Listen to your body
Your body, no matter what you think of it, is a wonderful machine, and needs to be treated as such. When you are running, as much as possible, try to be completely aware of how your body feels. If you feel a twinge, no matter how small, in your leg, or anywhere else, stop, have a feel around. Try walking on it for a few minutes to see if it still feels bad, and then start running again, but slowly. If it still feels bad, then walk back to where you started, sleep on it, and see how it feels tomorrow. Nobody will give you an award for bravery if you run on a bad leg, and the likelihood is that you will only make the situation worse.
Similarly, listen to what your stomach is telling you. Many people when they start running will notice that they begin to feel slightly sick, or appear to have acid indigestion after a little while. This is the bodies warning sign that it is dehydrated. Take this on board, and when you next go out for a run, make sure that you are hydrating yourself properly beforehand. Be aware though that just drinking four pints of water in the ten minutes before you actually start running is not going to hydrate you. It needs to be controlled over the course of the hours, or even days, before the run.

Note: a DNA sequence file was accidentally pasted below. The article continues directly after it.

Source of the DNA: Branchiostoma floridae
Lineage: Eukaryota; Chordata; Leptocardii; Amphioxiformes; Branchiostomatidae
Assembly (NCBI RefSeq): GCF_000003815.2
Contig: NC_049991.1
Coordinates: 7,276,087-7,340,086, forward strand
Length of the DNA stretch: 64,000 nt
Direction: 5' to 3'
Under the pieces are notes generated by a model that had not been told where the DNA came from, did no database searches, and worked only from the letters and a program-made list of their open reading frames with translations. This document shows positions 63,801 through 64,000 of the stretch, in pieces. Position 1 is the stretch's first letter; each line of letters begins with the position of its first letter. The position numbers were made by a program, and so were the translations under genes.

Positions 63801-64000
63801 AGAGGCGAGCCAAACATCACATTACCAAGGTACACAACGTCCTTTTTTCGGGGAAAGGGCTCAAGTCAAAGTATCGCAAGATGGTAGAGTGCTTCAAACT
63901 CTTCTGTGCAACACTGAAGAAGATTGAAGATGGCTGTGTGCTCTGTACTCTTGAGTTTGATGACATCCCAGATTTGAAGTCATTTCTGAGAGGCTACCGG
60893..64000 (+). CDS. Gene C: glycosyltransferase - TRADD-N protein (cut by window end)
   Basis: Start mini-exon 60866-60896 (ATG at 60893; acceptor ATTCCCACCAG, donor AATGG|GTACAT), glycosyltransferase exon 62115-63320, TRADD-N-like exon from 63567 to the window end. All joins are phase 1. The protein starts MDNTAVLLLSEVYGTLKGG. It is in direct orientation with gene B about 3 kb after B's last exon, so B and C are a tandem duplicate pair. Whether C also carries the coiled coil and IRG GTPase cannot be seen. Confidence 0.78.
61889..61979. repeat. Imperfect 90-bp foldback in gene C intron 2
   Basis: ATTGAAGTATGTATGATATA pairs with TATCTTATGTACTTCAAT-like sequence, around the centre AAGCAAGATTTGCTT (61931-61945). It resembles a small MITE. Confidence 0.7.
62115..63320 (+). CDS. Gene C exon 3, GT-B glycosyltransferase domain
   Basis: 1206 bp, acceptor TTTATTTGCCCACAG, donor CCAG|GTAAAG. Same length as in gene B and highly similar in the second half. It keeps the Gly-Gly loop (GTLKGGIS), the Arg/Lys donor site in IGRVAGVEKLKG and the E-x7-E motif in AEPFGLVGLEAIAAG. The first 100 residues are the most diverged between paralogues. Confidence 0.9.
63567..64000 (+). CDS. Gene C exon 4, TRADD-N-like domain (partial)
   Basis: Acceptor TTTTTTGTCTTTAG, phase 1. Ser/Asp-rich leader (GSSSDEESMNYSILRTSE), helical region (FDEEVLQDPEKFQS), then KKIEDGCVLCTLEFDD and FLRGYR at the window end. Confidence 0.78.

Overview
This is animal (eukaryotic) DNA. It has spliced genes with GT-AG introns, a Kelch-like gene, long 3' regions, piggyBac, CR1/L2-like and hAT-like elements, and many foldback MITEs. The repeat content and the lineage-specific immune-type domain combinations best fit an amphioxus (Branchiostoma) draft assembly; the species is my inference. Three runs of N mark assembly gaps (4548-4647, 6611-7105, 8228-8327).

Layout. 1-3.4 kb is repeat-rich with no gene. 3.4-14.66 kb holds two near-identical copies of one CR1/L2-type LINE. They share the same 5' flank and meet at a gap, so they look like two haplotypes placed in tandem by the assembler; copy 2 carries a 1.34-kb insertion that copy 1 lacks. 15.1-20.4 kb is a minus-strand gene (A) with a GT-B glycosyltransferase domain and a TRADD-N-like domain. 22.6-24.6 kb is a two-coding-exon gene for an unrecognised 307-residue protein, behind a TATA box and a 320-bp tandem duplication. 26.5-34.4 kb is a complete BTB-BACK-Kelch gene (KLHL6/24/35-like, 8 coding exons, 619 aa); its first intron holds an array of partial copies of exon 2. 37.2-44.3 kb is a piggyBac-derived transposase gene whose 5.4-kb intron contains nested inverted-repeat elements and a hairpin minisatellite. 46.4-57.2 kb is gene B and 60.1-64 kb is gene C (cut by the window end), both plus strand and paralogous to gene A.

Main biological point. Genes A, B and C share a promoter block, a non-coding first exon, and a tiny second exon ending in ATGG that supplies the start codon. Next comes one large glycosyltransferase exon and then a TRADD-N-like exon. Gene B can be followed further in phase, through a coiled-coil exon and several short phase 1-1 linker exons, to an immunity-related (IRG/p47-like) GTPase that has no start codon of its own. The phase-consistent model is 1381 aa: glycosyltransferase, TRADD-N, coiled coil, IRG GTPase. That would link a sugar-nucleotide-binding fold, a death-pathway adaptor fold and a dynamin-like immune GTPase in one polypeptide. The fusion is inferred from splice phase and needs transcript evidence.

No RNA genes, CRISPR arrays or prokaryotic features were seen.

A further point I would like to add to this is to listen to your body more than you watch your body. We all have things within ourselves that we do not like, and if you keep up the running, this may well change over time. But it will take time. Crash diets do not, and have never worked, and are extremely unhealthy. Instead of weighing yourself every morning to see if you have lost that extra pound, notice the other things about your body. The things that we generally take for granted. Begin to notice how much easier it is to walk up the stairs to your office in the morning. Notice how the tone in your legs is slowly changing. Be aware of how much lower your heart rate is when you are sitting in front of the television. These are the inward signs of becoming fitter, and these things almost always change before any outward signs. And remember, most, if not all of the people around you like you just the way you are. Those who don’t, don’t deserve to be your friends!
Do not put your iPod/Generic MP3 player on shuffle